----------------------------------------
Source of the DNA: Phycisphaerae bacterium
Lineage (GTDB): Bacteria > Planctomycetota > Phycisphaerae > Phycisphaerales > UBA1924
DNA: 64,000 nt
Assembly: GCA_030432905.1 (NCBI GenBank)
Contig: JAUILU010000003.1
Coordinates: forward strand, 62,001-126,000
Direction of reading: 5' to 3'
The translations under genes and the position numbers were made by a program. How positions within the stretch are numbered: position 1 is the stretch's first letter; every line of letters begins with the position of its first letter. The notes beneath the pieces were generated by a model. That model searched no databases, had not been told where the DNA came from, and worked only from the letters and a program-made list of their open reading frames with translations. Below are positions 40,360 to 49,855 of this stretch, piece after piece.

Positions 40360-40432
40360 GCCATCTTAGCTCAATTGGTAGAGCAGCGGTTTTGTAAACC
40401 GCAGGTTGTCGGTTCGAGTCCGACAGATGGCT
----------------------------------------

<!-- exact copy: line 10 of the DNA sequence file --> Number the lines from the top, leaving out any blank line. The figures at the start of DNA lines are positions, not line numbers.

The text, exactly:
40360 GCCATCTTAGCTCAATTGGTAGAGCAGCGGTTTTGTAAACC